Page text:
And then. Another bout of HGE. God I wish I was kidding.
This was by far the worst bout of HGE I had ever seen. And as it hit on a Sunday afternoon and his doctor’s practice was closed, Jethro had to wait it out all day and all night before I could get him to her the next morning. I could have taken him to another emergency 24/7 vet but by this time I didn’t (and still don’t) trust anyone else with him. The word bloodbath is the only way I can describe what I saw over those long hours.
And watching him struggle so, I became tired, scared, and just completely overwhelmed. Am I being unfair to him trying so hard to keep him going? I asked myself over and over. I questioned if he was ‘done’ and I if I was keeping him here because I couldn’t face being without him. By the time I walked into the vet the following morning I broke down completely. It had been a very long and emotionally difficult couple of months and this last bout of HGE took me to the edge.
Once Jethro’s vet had him on a drip and stabilised him, she came to me, took me into her consulting room, got me a cup of coffee and said, ‘You need to get your shit together. Your Boy needs you, but he doesn’t need you falling apart. He draws on your strength and your energy and when you are like this you are doing him no favours.’ She told me that if I was done then that was another conversation to be had but Jethro wasn’t done and because he wasn’t done I needed to pull myself together … and that until I did she would not take me to go see him.
I grew still. Years ago, Jethro was the one who pulled me through after a cycling accident put me in ICU and left me fighting for my life. My body was broken, and when I eventually came home again I had to learn how to use my own body again. Jethro never left my side during all that time. 24/7 he lay by my side and wouldn’t let anyone near me. Every move I made he was there. He never left me. In his own way he was my crutch, my full body harness, carrying me through to full recovery.
I decided then and there, red-eyed and puffy cheeked in the vet’s consulting room that I would be there for him, no matter what. That was my emotional turning point. And Jethro’s.
One morning, not too long after that, my Jethro stood up and started walking by himself. I cried. Of course I cried. I was so completely overwhelmed with love, pride, and disbelieving. If I had not been there to see it for myself, I would never have believed it. I had been told by specialists that he would not walk again, and here was My Boy … proving the world wrong.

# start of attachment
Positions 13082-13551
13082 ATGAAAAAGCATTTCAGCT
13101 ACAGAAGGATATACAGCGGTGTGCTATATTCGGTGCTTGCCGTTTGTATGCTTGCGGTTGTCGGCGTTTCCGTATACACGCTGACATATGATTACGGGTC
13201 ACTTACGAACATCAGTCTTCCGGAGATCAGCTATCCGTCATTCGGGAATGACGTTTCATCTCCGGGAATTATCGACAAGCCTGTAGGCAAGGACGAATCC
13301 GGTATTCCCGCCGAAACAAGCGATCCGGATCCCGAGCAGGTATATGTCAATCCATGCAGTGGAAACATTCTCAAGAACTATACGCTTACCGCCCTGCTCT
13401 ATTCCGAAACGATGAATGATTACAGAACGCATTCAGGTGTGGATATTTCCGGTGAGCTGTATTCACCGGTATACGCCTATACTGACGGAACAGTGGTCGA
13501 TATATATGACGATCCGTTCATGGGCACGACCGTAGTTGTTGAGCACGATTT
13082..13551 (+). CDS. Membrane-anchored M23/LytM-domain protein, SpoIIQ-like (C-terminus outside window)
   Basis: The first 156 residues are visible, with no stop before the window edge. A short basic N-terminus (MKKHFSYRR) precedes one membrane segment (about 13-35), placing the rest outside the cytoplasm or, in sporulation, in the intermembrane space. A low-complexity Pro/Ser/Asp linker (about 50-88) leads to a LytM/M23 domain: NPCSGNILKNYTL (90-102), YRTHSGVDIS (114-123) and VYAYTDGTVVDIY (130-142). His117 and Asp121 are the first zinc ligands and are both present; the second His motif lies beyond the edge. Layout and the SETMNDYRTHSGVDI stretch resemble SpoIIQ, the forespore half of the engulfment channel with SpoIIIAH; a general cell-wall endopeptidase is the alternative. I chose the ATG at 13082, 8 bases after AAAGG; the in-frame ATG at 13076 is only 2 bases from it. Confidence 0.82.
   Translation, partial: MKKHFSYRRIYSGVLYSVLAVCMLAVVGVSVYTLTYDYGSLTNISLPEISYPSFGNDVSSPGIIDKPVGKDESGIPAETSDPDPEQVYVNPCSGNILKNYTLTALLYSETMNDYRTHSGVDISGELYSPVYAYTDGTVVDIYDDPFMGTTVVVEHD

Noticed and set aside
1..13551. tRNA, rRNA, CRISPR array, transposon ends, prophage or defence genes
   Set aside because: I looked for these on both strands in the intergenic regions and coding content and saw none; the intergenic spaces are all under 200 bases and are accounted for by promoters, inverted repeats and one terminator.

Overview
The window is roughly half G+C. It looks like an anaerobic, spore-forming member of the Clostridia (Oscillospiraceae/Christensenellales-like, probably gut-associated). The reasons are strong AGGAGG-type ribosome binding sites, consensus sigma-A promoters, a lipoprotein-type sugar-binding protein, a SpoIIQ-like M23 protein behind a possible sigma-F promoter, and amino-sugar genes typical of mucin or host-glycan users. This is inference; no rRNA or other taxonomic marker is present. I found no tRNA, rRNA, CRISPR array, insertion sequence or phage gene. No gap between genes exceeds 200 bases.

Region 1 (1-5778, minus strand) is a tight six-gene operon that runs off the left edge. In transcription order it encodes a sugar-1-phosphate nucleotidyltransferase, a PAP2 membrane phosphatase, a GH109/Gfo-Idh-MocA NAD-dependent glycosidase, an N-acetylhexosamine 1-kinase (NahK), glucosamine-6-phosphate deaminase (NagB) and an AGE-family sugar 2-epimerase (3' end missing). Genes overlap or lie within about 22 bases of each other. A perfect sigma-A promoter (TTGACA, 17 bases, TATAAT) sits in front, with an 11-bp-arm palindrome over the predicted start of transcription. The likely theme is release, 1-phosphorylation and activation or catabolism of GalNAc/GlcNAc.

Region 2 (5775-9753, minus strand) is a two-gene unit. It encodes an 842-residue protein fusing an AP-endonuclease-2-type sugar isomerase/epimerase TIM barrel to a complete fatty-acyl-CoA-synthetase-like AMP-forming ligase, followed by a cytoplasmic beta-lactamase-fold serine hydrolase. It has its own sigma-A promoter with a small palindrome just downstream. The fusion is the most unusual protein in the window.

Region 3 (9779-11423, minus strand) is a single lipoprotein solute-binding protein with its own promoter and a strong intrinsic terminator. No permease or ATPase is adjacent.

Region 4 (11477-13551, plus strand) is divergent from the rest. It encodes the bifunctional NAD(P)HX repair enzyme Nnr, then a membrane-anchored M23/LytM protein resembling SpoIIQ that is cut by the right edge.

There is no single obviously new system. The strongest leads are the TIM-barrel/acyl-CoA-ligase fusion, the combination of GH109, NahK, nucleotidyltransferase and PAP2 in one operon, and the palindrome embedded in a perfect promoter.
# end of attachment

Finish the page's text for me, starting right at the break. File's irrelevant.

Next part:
I hugged him so hard I remember him coughing in my ear as if to say, ‘Mom you are choking me!’
He started out very shakily in his harness, but he was doing it without any help from me, and as the weeks have gone by he gets stronger and stronger every day. His determination to overcome his challenges has taken him from walking for 2 minutes at a time on a hydro treadmill to walking a solid and brisk 12 minutes! Oh and how My Boy shines! He’s now swimming 400m continuously in the pool too!
Jethro still wears his harness from the time he gets up in the morning until the time he goes to bed, because although he is walking by himself now, it is still on weakened legs and he still has neurological misfiring – which at this time still challenges him with regards to walking 100% normally.
It’s hard to think all this has happened in just four months.
Jethro is a walking miracle.
He is also my biggest teacher. The love, friendship, and bond between the two of us has grown even more than I ever believed possible. The love I have for him is all encompassing, and to say he is my soul mate is an understatement.
Each day we continue on our quest. The quest to regain full independent use of his legs without any help from me or a harness. We are still trying to fight the ever temperamental bladder but are slowly, slowly winning that battle too and I believe one day, in the not-too-distant-future, Jethro will walk, harness-free, into the very rooms of the specialist who told me to walk away because there was no hope. And Jethro will show him what determination and the will to live can do.
So many people, when they hear Jethro’s story, think I’m somehow special because I ‘saved his life’. But they’ve got it all wrong … Jethro is the one who saved mine. His mind, his spirit, his heart, his love … they are unequalled by most humans.
He has taught me to never give up. NEVER GIVE UP!
He is my Magic Man.
Read next: An Open Letter To Pit Bulls